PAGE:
The Golden State: CHP’s relationship with CARB

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California map bugThe California Highway Patrol and the California Air Resources Board aren’t exactly birds of a feather, say CHP reps Josh Clements and James Portilla. CARB has an agreement with the patrol’s Commercial Vehicle Section to use CHP’s weigh and inspection facilities to conduct its business, but the board doesn’t get direct assistance from highway patrol inspection personnel.

Says Clements, “I don’t even know what CARB’s looking for.” In other words, CHP isn’t tasked with pulling 2004 vehicles out of the weigh station line for violation of CARB’s in-use diesel regs, which essentially prohibit that model year from running California’s roads, with few exceptions.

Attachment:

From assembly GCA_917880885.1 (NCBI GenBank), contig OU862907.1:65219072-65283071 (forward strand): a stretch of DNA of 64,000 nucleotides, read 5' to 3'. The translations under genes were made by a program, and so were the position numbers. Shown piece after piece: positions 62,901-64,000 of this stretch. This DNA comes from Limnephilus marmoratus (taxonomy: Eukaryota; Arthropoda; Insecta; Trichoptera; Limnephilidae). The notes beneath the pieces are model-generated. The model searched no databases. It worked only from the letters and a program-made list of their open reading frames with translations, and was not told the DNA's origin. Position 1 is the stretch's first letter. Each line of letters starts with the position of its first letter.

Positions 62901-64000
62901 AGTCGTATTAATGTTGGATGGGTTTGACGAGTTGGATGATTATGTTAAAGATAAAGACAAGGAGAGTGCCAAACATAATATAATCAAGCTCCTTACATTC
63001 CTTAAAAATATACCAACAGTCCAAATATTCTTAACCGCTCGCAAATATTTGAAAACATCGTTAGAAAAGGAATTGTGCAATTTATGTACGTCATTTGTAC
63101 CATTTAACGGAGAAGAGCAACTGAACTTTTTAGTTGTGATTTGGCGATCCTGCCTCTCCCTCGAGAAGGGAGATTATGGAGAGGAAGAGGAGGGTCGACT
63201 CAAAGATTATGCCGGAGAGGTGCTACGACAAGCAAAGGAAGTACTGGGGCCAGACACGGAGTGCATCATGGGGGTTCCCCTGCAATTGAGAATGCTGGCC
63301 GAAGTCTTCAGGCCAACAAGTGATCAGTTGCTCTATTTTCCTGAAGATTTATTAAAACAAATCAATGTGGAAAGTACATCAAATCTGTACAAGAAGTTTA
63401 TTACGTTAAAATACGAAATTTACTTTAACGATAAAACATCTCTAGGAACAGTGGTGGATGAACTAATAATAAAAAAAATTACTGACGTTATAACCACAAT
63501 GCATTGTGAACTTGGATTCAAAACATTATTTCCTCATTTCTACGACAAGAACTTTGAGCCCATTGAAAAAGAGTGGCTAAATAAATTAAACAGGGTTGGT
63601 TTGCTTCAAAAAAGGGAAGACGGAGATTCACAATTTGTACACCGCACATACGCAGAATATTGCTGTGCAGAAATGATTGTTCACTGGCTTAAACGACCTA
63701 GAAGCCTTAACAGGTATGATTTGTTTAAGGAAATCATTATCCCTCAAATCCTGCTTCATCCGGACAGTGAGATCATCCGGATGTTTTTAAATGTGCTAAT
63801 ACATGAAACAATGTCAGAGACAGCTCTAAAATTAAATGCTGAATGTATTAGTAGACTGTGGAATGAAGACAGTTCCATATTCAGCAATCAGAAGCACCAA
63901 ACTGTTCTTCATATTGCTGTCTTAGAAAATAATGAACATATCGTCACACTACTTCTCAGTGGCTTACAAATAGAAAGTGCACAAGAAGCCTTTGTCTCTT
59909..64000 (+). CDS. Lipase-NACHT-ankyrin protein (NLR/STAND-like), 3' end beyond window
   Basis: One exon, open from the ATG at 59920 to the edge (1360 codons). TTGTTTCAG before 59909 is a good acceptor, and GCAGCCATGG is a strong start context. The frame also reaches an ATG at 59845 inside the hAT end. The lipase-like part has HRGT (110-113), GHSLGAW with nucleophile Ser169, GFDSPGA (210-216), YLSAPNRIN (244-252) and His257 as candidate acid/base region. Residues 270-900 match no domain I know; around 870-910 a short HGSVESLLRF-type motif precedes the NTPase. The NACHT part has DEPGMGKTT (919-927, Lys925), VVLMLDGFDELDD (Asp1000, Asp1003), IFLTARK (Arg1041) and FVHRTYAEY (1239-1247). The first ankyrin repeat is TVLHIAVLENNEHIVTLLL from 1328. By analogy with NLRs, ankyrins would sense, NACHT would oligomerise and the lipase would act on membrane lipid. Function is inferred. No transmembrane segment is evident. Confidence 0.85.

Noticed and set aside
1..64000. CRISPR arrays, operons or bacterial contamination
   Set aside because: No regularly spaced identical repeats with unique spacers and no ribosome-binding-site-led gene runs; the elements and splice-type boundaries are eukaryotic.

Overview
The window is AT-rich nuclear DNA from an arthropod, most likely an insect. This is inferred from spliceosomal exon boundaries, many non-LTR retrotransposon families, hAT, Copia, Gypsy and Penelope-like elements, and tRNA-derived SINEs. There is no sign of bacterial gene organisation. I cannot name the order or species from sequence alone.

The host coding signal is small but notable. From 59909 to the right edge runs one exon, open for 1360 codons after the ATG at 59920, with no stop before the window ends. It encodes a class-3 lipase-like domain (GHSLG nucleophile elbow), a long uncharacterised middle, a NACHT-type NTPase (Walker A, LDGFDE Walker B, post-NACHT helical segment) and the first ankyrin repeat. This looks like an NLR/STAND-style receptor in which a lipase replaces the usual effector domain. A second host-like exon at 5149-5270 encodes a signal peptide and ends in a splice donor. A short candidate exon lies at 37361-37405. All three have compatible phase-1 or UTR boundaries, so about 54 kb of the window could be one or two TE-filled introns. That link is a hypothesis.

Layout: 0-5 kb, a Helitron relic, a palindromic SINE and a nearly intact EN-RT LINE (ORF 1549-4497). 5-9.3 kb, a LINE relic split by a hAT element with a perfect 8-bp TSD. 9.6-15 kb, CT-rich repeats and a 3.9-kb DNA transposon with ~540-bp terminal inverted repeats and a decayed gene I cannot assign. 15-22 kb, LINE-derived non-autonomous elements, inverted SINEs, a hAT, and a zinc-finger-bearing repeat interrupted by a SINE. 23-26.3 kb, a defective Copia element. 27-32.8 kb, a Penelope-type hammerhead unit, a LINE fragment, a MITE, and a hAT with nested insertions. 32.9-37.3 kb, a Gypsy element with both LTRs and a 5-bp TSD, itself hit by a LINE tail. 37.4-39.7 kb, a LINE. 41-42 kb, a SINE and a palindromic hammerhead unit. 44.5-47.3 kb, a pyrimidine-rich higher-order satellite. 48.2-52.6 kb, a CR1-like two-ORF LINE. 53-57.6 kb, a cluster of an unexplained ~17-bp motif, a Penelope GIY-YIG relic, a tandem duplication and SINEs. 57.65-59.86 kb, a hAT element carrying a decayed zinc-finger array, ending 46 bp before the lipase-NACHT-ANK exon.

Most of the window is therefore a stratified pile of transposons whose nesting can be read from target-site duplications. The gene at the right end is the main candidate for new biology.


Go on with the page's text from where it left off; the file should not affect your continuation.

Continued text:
1) Obvious visible violations
2) Hazmat vehicles with no CVSA decal showing recent inspection
3) Hazmat vehicles with expired CVSA decal
4) Large CMVs (more than 26,000 pounds) with no decal
5) Large CMVs with expired decal
6) Small CMVs (less than 26,000 pounds) with no decal
7) Small CMVs with expired decal

What CHP does do regularly – and they’ve made it a point to do so – is “to push that [truckers] get a Level 1 or 2 inspection for credit on their CSA scores” in conjunction with any CARB smoke test or other check, Clements says. “We try to make every effort if a driver is stopped at our facilities to do an inspection so that the driver gets credit for it, and that he doesn’t drive away with nothing to show for it.”

Within the last year, CHP’s near-1,000 inspection personnel received a revised list of inspection selection priorities, shown above listed in order of importance. Hazmat trucks recently were added to the list to boost their priority, Clements says.

Judging by the list, a good way to avoid inspection in California might be to get a CVSA inspection decal before you get there.